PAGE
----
- Written by webmin
Since the last time we’ve discussed the TriVan – way back in January 2007 – we’ve been in touch with Bill Fidler of Reading, Pennsylvania, who may be the world’s biggest fan of the diminutive three-wheeler from Frackville, Pennsylvania. Bill now has three of them in his possession, including the one that initiated our interest in them, the one that was on display at the Museum of Bus Transportation in Hershey, and he has also started the Trivan Registry in an attempt to form a community dedicated to preserving the TriVan.
Of interest is the collection of circa 1975 photos he shared with us depicting quite a few rare TriVans in the collection of Jim Bazley, the president of the Roustabout Company, which built the TriVan.
So how exactly did the TriVan come about? According to the entry for it on 3wheelers.com, we see that it was designed by Harry Payne, known among Jeep historians as one of the men credited for designing Bantam’s Jeep prototype. When exactly he designed the TriVan is a matter of conjecture. Most references give 1963 as the TriVan’s manufacture date (Pennsylvania Governor William Scranton made headlines on March 14, 1963, when he drove the first TriVan off the assembly line), but the Roustabout Company was actually incorporated in 1961, and there’s evidence that TriVan construction began much earlier.
The key lies with the Lofstrand Company of Rockville, Maryland, which in August 1960 announced that it would soon begin production of the France Jet, a design licensed from Egon Brütsch and shown at the New York Auto Show earlier that year. While digging into the history of the France Jet, Hugo90, one of our most prolific Hemmings Nation Flickr pool members, discovered that the Lofstrand’s press release also mentioned that Lofstrand was already building a three-wheeled compact truck for the Roustabout Truck Manufacturing Company. He notes that this helps to explain the shared drivetrains between the TriVan and the France Jet (a 32hp air-cooled Kohler two-cylinder engine), but remains at a loss to explain the apparent anachronism. However, the entry on 3wheelers.com does mention that the TriVan benefited from seven years of testing, so perhaps the Lofstrand press release simply inadvertently mentioned a TriVan prototype.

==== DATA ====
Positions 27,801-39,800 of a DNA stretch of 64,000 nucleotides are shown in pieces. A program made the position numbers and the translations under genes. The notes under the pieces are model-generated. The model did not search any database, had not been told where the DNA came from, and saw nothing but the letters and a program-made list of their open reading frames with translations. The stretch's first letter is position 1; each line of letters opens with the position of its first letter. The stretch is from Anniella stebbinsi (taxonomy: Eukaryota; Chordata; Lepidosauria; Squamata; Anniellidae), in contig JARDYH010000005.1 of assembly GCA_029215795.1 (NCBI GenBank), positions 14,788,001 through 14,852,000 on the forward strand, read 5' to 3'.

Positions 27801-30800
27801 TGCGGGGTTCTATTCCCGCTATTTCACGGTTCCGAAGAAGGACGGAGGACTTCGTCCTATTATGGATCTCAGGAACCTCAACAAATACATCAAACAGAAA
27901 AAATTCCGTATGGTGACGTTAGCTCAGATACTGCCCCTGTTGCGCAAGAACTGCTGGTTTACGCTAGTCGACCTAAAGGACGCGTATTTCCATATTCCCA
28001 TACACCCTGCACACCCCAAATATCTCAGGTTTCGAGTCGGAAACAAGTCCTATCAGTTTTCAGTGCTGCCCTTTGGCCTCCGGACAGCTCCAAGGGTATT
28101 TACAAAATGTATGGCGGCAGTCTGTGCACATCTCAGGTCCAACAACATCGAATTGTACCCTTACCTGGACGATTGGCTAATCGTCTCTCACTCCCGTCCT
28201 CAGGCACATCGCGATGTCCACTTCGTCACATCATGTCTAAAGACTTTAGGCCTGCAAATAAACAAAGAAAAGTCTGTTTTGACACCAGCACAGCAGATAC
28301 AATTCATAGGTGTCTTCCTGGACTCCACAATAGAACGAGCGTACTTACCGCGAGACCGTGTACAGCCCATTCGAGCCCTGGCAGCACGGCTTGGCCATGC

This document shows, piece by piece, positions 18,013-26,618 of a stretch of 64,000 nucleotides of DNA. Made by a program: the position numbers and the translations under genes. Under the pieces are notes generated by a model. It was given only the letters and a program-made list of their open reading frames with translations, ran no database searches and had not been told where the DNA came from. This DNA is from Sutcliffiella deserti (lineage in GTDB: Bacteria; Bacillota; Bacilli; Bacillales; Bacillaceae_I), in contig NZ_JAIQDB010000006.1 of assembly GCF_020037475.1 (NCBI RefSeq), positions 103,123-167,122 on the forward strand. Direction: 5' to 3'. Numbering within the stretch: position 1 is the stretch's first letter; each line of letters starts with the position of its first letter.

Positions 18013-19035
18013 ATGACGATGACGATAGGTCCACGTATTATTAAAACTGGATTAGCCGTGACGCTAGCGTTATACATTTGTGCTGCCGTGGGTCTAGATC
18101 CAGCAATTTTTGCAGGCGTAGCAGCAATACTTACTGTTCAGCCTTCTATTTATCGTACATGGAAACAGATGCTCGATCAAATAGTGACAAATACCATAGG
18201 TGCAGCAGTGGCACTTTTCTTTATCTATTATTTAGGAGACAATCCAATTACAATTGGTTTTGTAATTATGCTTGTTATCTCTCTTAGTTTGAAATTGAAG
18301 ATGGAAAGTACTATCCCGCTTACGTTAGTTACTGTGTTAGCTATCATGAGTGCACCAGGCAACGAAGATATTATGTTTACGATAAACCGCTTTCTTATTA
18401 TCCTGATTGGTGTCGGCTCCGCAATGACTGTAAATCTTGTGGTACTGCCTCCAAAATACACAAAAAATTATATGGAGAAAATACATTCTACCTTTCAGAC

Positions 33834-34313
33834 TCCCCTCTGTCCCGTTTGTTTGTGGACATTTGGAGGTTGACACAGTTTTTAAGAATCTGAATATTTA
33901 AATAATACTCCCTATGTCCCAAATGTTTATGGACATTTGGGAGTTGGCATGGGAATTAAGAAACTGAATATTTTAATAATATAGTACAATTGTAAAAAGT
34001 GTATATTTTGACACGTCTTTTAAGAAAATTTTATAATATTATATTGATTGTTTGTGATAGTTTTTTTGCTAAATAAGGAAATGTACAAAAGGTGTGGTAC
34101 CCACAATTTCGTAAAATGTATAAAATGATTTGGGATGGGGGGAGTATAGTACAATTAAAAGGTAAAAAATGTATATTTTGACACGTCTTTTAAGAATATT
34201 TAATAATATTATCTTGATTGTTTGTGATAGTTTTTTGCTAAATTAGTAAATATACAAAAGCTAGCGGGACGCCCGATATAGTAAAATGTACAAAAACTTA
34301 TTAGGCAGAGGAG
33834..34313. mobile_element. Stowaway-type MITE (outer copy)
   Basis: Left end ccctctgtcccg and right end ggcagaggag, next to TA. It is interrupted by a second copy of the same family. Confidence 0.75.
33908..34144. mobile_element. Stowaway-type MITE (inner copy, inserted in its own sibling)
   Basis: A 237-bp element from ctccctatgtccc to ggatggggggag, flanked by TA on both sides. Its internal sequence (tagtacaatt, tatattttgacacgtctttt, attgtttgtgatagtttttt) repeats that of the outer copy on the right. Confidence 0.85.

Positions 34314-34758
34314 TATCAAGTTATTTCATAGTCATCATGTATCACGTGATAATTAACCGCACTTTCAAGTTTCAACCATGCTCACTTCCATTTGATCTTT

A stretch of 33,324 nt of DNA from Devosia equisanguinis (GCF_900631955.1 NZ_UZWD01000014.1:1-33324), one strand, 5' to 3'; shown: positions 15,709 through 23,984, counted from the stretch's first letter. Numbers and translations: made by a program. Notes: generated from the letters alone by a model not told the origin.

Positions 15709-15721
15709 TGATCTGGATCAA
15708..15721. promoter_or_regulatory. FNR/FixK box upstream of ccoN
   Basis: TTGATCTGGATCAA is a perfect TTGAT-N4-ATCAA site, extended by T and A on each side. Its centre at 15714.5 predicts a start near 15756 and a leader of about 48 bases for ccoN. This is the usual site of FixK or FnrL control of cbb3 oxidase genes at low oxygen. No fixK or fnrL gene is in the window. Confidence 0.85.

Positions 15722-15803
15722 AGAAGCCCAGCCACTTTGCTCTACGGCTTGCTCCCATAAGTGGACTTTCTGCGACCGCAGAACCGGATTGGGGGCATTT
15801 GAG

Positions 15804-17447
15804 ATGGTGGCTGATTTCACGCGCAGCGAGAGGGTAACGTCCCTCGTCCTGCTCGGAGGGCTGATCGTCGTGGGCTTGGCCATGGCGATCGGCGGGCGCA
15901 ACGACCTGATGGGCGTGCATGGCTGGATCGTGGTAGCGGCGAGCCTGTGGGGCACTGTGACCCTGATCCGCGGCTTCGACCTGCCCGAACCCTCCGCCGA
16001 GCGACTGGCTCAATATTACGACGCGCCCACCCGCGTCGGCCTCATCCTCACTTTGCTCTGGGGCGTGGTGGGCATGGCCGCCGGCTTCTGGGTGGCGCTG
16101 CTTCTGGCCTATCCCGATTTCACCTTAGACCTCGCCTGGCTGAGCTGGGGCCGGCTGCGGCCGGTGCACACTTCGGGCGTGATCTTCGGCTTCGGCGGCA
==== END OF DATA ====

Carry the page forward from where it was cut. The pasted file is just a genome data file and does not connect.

Either way, Roustabout managed to secure $342,000 in government loans (part of $994,000 in total financing) to build its assembly plant in an area hit hard by unemployment, promising to put as many as 150 men (mostly laid off coal miners) back to work. They managed to get the Pennsylvania State legislature to legalize three-wheeled vehicles for the roads of the state, and in January 1963, they set about building TriVans. As noted earlier, they were built to meet a government contract for postal vehicles that never materialized, so many of the TriVans found their way into the garages of East Coast Trailways affiliates, jump starting buses and carrying maintenance supplies.
Roustabout perhaps banked too heavily on that postal contract. Production of the TriVan ceased in June 1963, after 112 137 of them made it out the factory doors, and the company filed for bankruptcy in November 1963.
UPDATE: Bill notes that production totaled 137 rather than 112, so we’re going with that number.